I’ve heard that one of the best ways to get your audience emotionally involved in your story is to make it easy for them to identify with one of your characters.
In Immortal Weapons #1: Fat Cobra, Fat Cobra spends money on a book and quickly finds himself thinking it’s crap. Mission accomplished, Jason Aaron!
This issue is basically one big joke — Fat Cobra thinks that he’s this awesome tough guy killing machine who must have some fittingly awesome tough guy killing machine origin, but guess what! He doesn’t! His secret origin is that he was a SUPER FAT KID! And then not only was he a super fat kid, but he WAS AN OPERA SINGER! Har har har, it doesn’t get much better than that. And by that, I mean “This book continues downhill,” as opposed to “Those are great jokes that would be hard to top.”
Y’see, while Fat Cobra was an intriguing character throughout Ed Brubaker and Duane Swierczynski’s run, Jason Aaron turns him into little more than an oft-repeated punchline, sort of how he uses the names of fighters’ moves as a punchline in one of the hilarious love scenes in the book. And the jokes just keep on coming — Fat Cobra traveled to Olympus for “a battle unlike any other” — an eating contest! Heyoooo! And he spent the ’70s teaching kung fu moves to Fat Elvis! Oh snap!
This was really awful. And the awfulness was only underscored by the fact that there’s a Swierczynski / Foreman backup story. It’s unfortunate that not only has the should-have-been can’t-miss Immortal Weapons series gotten off to a terrible start, but the Iron Fist story by the creators who are good at this has been relegated to backup status in a series I’m not going to keep buying.
Speaking of metatextual commentary that acknowledges the reader’s experience of the medium in which the story resides, that leads me to Legion of 3 Worlds #5 of 5. There are a few things that stand out about this issue.
1. I have more sympathy for a writer dealing with the awful time travel scenario of past and future selves being in the same place at the same time when the writer didn’t bring it upon himself. So I could excuse Geoff Johns writing the Superboy vs Old Superboy exit as “Poof! They canceled each other out!” had he not backed himself into it. But he did, so I don’t, and it was dumb. I did laugh quite a bit as the two bickered, though.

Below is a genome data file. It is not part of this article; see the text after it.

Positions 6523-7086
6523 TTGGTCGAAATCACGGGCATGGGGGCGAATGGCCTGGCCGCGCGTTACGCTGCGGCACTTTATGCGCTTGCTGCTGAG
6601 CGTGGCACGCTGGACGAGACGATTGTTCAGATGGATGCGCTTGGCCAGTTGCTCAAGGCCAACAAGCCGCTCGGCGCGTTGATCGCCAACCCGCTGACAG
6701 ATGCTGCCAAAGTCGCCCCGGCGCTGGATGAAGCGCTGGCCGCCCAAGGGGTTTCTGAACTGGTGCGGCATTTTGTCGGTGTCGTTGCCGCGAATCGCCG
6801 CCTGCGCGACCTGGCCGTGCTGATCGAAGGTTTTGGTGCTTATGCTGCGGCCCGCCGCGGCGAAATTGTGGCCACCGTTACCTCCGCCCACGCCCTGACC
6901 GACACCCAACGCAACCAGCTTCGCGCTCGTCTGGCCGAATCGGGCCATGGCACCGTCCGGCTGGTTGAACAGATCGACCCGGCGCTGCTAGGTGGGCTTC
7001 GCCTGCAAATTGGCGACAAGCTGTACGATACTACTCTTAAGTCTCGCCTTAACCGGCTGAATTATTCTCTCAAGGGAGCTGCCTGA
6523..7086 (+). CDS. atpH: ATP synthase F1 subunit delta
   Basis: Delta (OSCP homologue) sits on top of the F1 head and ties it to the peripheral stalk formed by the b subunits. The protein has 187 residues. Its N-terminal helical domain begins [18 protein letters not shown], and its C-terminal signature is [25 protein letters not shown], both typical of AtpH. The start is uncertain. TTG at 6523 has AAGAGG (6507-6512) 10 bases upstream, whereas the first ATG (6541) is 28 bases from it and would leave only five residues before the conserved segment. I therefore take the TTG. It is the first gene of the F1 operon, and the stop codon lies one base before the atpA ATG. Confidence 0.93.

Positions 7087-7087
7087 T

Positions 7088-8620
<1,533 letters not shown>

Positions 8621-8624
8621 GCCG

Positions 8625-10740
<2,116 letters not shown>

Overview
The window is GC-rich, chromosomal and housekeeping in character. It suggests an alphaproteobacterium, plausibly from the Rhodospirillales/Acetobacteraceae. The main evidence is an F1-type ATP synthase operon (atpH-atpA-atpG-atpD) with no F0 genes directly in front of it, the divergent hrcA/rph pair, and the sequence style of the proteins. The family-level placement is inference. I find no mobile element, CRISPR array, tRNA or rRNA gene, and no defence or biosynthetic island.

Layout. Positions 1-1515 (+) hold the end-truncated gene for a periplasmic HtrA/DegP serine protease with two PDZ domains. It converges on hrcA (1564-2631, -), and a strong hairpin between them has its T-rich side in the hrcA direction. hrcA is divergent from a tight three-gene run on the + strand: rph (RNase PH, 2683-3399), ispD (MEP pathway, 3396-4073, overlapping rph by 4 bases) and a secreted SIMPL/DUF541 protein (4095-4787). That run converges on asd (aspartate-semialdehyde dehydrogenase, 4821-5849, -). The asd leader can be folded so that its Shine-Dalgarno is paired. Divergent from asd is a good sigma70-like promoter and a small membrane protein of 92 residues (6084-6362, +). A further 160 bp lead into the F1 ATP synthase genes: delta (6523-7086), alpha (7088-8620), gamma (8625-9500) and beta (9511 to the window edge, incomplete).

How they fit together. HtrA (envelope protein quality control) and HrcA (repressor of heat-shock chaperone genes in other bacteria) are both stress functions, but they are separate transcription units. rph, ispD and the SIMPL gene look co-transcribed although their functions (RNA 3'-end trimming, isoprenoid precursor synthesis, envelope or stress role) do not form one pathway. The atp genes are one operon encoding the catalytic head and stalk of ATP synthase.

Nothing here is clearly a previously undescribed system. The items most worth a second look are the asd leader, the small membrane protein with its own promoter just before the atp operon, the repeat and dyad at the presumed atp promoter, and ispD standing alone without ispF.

2. I don’t understand what the Legion was talking about after said “Poof,” though. They acknowledge the Time Trapper’s body disappeared after self-destructing. We also saw Superboy Prime get sucked back into Earth Prime. So who and what are they talking about when they say “As for Prime, the trauma to his body has most certainly left him powerless. For now…” Is there a body lying around that George Perez forgot to draw?
3. Prime getting sucked back into Earth Prime was pretty terrible, but it was also profoundly fitting for a character with such a ridiculously arbitrarily stupid origin.
4. There was no redemption of Superboy Prime. Not even close. So basically Superman completely failed at his issue #1 goal.
5. How weird would that be to have to read Final Crisis: Legion of 3 Worlds in order to find out what your son was up to? It would make those publishing delays that much worse. I wonder if everyone in the family bought a copy, sort of like my wife and I did when Harry Potter #7 came out, or if they took turns to read each issue and find out who their son / boyfriend killed now.
Speaking of people who died, died, that leads me to Green Lantern #44, part of the Blackest Night crossover. I was pumped from the lead-in to this Big Event but I’ve been a little underwhelmed by the execution. Doom DeLuise and I were thinking about recording our next podcast on the topic of how the start of Blackest Night compares to the start of the Sinestro Corps War. But that’s a topic for another day.
Martian Manhunter is zombified and on the attack. Black rings are traveling across the galaxy. MM is super powerful and undead, yet he still needs to rely on illusions.
Stuff’s getting bad. I sure don’t know how they’re going to get out of this one!
Speaking of things getting really bad and not knowing how people are going to get out of the badness, that leads me to Guardians of the Galaxy #16, in which the 21st Century Guardians get plucked out of time by Starhawk and dropped into the 31st Century where they meet the other Guardians of the Galaxy!
I sure hope that the original Guardians have more than a one-issue cameo, because it was nice to see them again. And I’m glad that we’re starting to see more of the ties between what’s going on in War of Kings and what’s happening in the great Avengers Mansion Bubble of the Future. I wonder what they’ve been eating.
But I haven’t done one of these Doomino Effects in months and so I’ve lost all my blogging stamina, and I don’t really have anything else to say other than “Jeepers. I hope everything turns out okay!”